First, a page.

While discussions of fundraising rounds typically bypass the country, its growing potential within its borders should not be ignored. The tech scene in Somalia might be small on the global stage today, but a transformational foundation has been set up based on activities that have been taking place there.
The United Nations Development Programme (UNDP) and Somalia have launched an ambitious solar minigrids program to increase access to electricity in the country. The Somalia project of the Africa Minigrids Program will bring new development opportunities to rural communities while contributing to putting the country on a sustainable development.
Somalia is about to get its first hybrid solar PV plant in the city of Baidoa with some help from the World Bank’s MIGA programme. Kube Energy is developing the project in collaboration with the government of the South West Sate of Somalia. It will be financed and developed in partnership with CrossBoundary Energy
The World Bank (WB) is launching the Somali Electricity recovery Project (SERP) which will cost 150M USD and its worth mentioning that the money is not coming from WB account. It comes from Multi-partner Fund (MPF) account which is managed by the WB. Countries like EU, Japan and UAE have pledged to support Somalia and paid this 150M.
The greater Horn of Africa – defined in this report as Djibouti, Eritrea, Ethiopia, Kenya, Somalia, South Sudan, Sudan and Uganda – represents nearly a quarter of sub-Saharan Africa’s GDP, and is home to some of the fastest growing economies, but also many areas that face ongoing conflict and instability.
Thanks to the Integrated Land and Water Resources Management project, funded by the European Union and implemented by the Food and Agriculture Organization of the United Nations (FAO), Somalian residents can maintain their livelihoods in a region affected by an increasing frequency of droughts and floods.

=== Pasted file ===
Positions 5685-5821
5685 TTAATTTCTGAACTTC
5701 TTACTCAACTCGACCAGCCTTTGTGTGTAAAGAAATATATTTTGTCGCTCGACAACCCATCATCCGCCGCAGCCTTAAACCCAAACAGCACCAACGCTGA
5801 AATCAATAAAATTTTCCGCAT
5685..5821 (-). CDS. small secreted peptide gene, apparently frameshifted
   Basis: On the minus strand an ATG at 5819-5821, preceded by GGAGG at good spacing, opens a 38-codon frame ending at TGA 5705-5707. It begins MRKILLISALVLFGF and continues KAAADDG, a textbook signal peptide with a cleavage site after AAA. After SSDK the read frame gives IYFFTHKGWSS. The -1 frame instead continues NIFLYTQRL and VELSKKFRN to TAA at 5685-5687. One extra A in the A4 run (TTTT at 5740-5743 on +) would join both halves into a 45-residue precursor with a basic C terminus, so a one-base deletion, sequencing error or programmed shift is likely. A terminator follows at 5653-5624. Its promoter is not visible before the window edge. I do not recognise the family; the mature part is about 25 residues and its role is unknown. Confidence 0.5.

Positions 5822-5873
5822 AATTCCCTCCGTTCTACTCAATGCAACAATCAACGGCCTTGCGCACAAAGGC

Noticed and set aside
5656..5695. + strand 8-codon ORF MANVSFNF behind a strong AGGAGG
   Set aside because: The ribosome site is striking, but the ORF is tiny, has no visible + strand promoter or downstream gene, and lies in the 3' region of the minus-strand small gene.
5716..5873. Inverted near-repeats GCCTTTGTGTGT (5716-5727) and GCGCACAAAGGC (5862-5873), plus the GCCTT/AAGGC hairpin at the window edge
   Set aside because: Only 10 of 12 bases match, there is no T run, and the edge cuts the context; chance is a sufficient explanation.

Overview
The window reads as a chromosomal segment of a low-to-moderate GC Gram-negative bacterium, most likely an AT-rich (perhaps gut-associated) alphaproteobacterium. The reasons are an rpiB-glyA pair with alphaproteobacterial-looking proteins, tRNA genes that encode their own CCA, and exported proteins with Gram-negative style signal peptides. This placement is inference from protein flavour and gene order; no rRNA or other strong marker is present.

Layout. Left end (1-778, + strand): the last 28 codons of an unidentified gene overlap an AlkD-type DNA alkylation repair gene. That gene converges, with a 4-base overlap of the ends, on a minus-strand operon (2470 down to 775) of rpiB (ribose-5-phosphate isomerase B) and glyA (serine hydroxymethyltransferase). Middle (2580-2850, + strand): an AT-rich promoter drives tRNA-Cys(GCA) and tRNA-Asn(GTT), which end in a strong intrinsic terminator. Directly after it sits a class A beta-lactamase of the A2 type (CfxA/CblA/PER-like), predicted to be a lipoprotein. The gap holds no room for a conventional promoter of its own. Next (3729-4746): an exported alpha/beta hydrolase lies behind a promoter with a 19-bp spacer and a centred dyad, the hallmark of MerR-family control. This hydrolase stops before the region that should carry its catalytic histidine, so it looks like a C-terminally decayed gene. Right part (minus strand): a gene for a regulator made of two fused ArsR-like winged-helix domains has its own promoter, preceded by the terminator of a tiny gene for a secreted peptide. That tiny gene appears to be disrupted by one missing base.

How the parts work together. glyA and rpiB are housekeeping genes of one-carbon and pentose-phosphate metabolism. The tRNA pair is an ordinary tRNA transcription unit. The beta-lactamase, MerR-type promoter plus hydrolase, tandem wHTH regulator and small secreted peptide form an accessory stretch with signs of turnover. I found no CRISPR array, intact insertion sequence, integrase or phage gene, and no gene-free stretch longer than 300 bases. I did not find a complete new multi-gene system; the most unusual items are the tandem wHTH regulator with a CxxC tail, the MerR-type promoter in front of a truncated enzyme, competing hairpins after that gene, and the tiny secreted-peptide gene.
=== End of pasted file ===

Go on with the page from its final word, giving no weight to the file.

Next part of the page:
A team of high-level officials and the World Health Organisation recently teamed up to assess and address the effects of the ongoing drought in Somalia. Following this, the team successfully rehabilitated two water pumps, providing 19,716 people with access to clean water.
The ‘Tadamon’ programme contributes to the immediate and medium-term efforts to combat the negative impacts of COVID-19 on the Somalia/Somaliland economy. Health and education sectors are prioritised – 90 healthcare workers will receive short vocational courses to gain skills surrounding emergencies and COVID-19.
In this article we address the consequences of the adverse climatic changes and the energy potential of the region that could help lessen the impact of these adverse weather changes.
The solar-powered oxygen system has come to symbolize life for Somalian children in a country where pneumonia accounts for at least one-fifth (15 160) of deaths among children under five years.